Adapted by playwright Tony Kushner, the film — described as a “reimagining” of the original — possesses a grittier edge, directly connecting gentrification of New York’s slums in the 1950s to the two gangs battling over their shrinking turf as if their lives depend on it. The casting and subtle touches, like not subtitling the Spanish dialogue, also possess considerably more cultural authenticity than a period where non-Latinx actors would be cast in pivotal roles.
As an added bonus, the filmmakers have not only included Rita Moreno
— an Oscar winner for the 1961 movie — as the drug-store owner, but cleverly expanded that role in a way that showcases her. If the intention was to provide a reminder that the 89-year-old Moreno, a winner of every award imaginable, is a national treasure, mission accomplished.
Beyond that, the bones of “West Side Story,” itself inspired by Romeo and Juliet, remain very much intact, with the mix of jaunty tunes and lushly romantic ballads courtesy of Sondheim and composer Leonard Bernstein, in its tragic tale of love at first sight.
Ansel Elgort and newcomer Rachel Zegler play the star-crossed Tony and Maria, whose instant infatuation comes in the midst of racial strife between two gangs: the Sharks, headed by her brother Bernardo (David Alvarez), and the Jets, run by Tony’s longtime pal Riff (Mike Faist), who’s mystified by Tony’s desire to leave that brutal life behind.
While the dance numbers are muscularly choreographed, Spielberg has tamped down some of the magic associated with director Robert Wise’s version, a decision evident when Tony and Maria first meet at the dance. Back then, the world stopped around them; here, they discreetly retreat to a quiet spot behind the gym bleachers.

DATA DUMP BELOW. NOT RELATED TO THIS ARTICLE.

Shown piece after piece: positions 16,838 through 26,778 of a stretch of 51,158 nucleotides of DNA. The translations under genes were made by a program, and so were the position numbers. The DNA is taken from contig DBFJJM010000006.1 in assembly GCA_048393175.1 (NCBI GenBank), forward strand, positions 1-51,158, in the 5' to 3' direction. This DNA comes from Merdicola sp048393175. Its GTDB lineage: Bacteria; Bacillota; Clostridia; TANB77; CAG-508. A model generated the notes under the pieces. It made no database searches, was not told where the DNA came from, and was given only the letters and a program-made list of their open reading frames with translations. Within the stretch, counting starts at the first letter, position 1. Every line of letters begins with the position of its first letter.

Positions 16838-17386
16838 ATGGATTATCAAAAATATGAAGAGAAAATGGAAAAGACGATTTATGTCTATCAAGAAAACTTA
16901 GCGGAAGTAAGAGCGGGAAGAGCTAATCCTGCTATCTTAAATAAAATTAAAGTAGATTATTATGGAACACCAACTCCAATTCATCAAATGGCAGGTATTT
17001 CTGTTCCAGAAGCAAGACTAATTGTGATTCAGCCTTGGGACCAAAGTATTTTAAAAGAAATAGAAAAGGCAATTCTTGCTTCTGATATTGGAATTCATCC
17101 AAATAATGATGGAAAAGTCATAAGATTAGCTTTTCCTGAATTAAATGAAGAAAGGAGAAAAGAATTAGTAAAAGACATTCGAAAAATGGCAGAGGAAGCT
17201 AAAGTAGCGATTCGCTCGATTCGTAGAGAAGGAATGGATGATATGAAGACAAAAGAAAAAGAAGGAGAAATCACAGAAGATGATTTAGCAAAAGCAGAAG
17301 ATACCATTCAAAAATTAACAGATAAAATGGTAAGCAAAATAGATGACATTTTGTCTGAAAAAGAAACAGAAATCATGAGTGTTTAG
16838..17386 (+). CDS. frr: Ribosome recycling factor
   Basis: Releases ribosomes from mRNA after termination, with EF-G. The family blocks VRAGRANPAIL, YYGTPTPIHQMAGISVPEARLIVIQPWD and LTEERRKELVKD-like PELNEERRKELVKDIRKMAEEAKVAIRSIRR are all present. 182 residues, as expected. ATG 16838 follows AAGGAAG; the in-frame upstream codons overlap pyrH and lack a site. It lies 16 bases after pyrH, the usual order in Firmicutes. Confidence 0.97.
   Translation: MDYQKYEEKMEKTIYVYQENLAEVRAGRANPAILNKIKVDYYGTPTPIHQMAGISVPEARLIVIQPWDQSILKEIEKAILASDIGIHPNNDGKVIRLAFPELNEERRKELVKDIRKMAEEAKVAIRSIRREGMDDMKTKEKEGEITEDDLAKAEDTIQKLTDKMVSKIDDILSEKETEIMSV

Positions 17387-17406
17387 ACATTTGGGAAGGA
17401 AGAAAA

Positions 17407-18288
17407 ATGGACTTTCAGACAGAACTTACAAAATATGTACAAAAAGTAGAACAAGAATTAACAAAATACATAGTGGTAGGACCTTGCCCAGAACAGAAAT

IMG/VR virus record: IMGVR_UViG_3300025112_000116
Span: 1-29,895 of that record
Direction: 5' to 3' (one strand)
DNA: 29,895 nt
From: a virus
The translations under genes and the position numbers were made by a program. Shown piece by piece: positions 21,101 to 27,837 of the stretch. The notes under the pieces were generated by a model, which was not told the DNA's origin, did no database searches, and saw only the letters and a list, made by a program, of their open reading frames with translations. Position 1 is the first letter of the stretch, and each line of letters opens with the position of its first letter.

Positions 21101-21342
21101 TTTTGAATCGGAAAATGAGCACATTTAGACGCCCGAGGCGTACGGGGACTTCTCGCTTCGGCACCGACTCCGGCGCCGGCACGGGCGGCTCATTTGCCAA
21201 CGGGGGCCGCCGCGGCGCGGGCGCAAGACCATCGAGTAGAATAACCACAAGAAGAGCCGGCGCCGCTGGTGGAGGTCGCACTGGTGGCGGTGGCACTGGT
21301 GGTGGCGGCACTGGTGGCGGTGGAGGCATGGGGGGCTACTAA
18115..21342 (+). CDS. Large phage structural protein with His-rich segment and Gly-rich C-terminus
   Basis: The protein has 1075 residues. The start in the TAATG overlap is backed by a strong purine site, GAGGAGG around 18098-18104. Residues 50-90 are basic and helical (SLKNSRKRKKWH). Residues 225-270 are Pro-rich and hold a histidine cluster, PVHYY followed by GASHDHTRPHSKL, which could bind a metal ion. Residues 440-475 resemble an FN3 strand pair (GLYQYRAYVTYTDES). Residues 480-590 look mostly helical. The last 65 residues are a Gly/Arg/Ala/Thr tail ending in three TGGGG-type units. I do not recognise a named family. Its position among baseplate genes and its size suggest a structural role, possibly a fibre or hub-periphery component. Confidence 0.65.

It’s no slight to the male cast members to say the women outshine them. Zegler (who’ll follow this debut with another iconic role as Snow White
) is positively luminous as Maria, and Ariana DeBose ably fills Moreno’s shoes as Anita, who possesses faith in pursuing an American dream that Bernardo and his rivals have given up hope of achieving.
Of course, “West Side Story” has hardly been dormant in the intervening decades, with stage revivals and more high-school productions than anyone could count. Yet Spielberg and Kushner have toed a delicate line in crafting a movie that exhibits fidelity to the original while tinkering with it in ways that invite comparisons to the variations — some completely logical, others a bit more arbitrary.
The film marks the first time Spielberg has tackled a musical in his storied and eclectic career, which makes the effort an occasion on that level. That he has done so in a year populated by several others, including “In the Heights”
and “Tick, Tick … Boom!,”
reflects how cycles shift and the appetite for content has grown.
Ultimately, “West Side Story” passes the “why” test and will likely leave fans debating which version they prefer. Even those of the opinion there wasn’t a burning need for a redo — reimagined or otherwise — should conclude there’s a place for this one too.
“West Side Story” premieres in US theaters on Dec. 10. It’s rated PG-13.